Federal Agency Warns Users to Update iPhones as Soon as Possible

Federal Agency Warns Users to Update iPhones as Soon as Possible
An Israeli woman uses her iPhone in front of the building housing the Israeli NSO group in Herzliya, near Tel Aviv, on Aug. 28, 2016. (Jack Guez/AFP via Getty Images)
Jack Phillips

The federal Cybersecurity and Infrastructure Security Agency (CISA) this week advised users and administrators to update their Apple software due to security vulnerabilities.

“Apple has released security updates to address vulnerabilities in multiple products. An attacker could exploit some of these vulnerabilities to take control of an affected device,” the notice, dated March 28, reads. “CISA encourages users and administrators to review the following advisories and apply the necessary updates.”

Security updates were included in the iOS 15.7.4 and iPadOS 15.7.4, iOS 16.4 and iPadOS 16.4, Safari 16.4, Studio Display Firmware Update 16.4, watchOS 9.4, tvOS 16.4, macOS Big Sur 11.7.5, macOS Monterey 12.6.4, and macOS Ventura 13.3 upgrades on Monday.
Apple Inc. on Monday confirmed it released its iOS 16.4 update to users, including a number of new security updates and features.

iOS 16.4 runs on all iPhones starting from the iPhone 8 onwards, according to Apple, which includes bug fixes and new features. Apple also released iOS 15.7.4 for iPhones that are older who have older devices Monday.

The iOS 16.4 upgrade also fixes two flaws in the iPhone operating systems, tracked as CVE-2023-27969 and CVE-2023-27933 that could allow a malicious actor to execute code without the user knowing. Meanwhile, another flaw, CVE-2023-28178, could allow an attacker to bypass the user’s Privacy preferences, says Apple via its support page.
Two vulnerabilities in WebKit, which powers the Safari browser, were also fixed in the latest update, the release notes says. Overall, more than 30 security issues were fixed in the update.
Apple release notes for the iOS 15.7.4 update said that it, too, addresses a number of vulnerabilities, including a similar WebKit bug that has been targeted in the wild. Apple stated that this issue is known to being “actively exploited,” suggesting it’s important to update as soon as possible.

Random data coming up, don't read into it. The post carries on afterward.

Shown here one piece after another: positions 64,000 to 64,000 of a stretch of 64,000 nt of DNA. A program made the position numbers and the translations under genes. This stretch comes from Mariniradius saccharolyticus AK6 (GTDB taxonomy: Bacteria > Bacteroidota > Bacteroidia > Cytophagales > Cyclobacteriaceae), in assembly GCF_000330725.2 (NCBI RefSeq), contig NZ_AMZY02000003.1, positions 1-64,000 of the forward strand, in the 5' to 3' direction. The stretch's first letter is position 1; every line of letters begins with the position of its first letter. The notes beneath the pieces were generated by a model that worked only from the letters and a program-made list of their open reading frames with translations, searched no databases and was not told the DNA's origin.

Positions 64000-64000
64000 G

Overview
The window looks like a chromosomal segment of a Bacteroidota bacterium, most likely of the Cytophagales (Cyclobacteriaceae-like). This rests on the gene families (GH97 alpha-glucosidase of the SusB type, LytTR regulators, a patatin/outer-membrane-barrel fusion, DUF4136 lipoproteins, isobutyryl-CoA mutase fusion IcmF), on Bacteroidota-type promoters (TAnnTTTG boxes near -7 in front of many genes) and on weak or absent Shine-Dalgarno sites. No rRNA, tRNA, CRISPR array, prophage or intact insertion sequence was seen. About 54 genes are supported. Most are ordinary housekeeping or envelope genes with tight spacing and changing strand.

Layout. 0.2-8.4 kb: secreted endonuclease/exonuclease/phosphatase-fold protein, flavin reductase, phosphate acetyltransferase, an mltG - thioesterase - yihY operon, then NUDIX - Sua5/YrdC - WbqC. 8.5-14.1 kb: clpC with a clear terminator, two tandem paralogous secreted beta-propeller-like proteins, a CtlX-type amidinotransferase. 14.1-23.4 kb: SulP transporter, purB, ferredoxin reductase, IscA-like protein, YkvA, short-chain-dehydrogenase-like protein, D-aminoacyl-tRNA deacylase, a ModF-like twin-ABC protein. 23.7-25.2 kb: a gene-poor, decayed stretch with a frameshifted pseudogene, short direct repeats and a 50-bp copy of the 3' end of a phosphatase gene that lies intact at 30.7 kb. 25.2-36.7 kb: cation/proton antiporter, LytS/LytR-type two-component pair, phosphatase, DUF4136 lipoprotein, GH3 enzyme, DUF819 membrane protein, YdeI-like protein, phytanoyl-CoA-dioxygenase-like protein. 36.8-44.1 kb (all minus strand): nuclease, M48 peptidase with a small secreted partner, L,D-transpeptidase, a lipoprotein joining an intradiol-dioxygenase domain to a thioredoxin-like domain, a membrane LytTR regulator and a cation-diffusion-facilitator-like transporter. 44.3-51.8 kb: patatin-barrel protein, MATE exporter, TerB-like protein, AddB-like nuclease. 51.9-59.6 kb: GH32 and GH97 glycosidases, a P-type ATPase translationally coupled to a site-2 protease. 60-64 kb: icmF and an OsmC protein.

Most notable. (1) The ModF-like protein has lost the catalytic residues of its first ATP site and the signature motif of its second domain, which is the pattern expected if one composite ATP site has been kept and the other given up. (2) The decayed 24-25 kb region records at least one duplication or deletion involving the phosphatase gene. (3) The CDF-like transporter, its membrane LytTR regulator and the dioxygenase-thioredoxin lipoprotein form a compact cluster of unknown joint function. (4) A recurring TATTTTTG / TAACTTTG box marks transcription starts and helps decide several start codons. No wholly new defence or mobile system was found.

“For our customers’ protection, Apple doesn’t disclose, discuss, or confirm security issues until an investigation has occurred and patches or releases are available. Recent releases are listed on the Apple security updates page,” Apple says on its website.

The 15.7.4 update covers all models of iPhone 6s, iPhone 7s, the first generation iPhone SE, iPad Air 2, later iPad Minis, and the seventh generation iPod touch.

Along with the security updates, the iOS 16.4 update also adds new emojis and other features, including web app notifications, a setting that allows the user to dim videos easier, and voice isolation for phone calls.

Consumers can manually update to the latest iOS version on their iPhones or iPads by tapping  Settings, General, and Software Update. Then, they should click Download and Install, follow the prompts, and wait for the phone to restart.

On Mac laptops and desktops, it’s similar. Users should open the Apple menu and choose System Settings before going to General and then clicking on Software Update.

Last month, Security research firm Sophos noted that Apple at the time also pathed security flaws are described as a “zero-day spyware implant bug,” meaning that it was a previously unknown vulnerability that could be actively exploited.

“Just looking at a website, which ought to be harmless, or opening an app that relies on web-based content for any of its pages (for example its splash screen or its help system), could be enough to infect your device,” it said at the time about one of the exploits.

Jack Phillips is a breaking news reporter with 15 years experience who started as a local New York City reporter. Having joined The Epoch Times' news team in 2009, Jack was born and raised near Modesto in California's Central Valley. Follow him on X: https://twitter.com/jackphillips5
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